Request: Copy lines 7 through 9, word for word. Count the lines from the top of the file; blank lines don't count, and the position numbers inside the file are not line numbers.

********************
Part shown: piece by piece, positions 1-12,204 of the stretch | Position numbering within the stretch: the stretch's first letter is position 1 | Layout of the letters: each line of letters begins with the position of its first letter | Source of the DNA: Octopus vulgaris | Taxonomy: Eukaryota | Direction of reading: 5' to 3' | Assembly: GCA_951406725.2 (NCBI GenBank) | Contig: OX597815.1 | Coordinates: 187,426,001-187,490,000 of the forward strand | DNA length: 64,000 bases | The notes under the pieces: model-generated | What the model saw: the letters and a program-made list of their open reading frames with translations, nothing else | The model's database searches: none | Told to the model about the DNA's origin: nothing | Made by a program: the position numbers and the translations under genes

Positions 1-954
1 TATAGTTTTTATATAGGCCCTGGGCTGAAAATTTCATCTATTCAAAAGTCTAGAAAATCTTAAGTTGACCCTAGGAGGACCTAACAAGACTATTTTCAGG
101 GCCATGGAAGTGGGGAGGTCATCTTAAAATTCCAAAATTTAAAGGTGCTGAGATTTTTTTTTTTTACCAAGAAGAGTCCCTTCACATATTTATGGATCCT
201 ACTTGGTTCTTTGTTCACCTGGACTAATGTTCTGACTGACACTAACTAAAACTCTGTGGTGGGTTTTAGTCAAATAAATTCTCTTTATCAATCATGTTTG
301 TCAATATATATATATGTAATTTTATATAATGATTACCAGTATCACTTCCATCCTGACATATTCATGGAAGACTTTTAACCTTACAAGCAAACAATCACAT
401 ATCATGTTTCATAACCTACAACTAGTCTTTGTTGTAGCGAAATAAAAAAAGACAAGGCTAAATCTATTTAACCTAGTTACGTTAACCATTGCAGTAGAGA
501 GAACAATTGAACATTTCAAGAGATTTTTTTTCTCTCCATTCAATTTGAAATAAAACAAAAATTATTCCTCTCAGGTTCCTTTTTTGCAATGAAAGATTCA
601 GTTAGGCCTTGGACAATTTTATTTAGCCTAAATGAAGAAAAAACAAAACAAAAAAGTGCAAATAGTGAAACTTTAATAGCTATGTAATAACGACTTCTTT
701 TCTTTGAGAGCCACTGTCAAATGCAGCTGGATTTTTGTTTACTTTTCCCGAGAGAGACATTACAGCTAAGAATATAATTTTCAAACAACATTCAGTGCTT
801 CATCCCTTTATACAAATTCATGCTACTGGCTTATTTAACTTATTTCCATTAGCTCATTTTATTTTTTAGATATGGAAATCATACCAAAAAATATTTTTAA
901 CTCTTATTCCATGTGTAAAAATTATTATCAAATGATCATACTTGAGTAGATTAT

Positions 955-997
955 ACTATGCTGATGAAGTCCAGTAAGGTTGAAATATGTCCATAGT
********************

401 ATCATGTTTCATAACCTACAACTAGTCTTTGTTGTAGCGAAATAAAAAAAGACAAGGCTAAATCTATTTAACCTAGTTACGTTAACCATTGCAGTAGAGA
501 GAACAATTGAACATTTCAAGAGATTTTTTTTCTCTCCATTCAATTTGAAATAAAACAAAAATTATTCCTCTCAGGTTCCTTTTTTGCAATGAAAGATTCA
601 GTTAGGCCTTGGACAATTTTATTTAGCCTAAATGAAGAAAAAACAAAACAAAAAAGTGCAAATAGTGAAACTTTAATAGCTATGTAATAACGACTTCTTT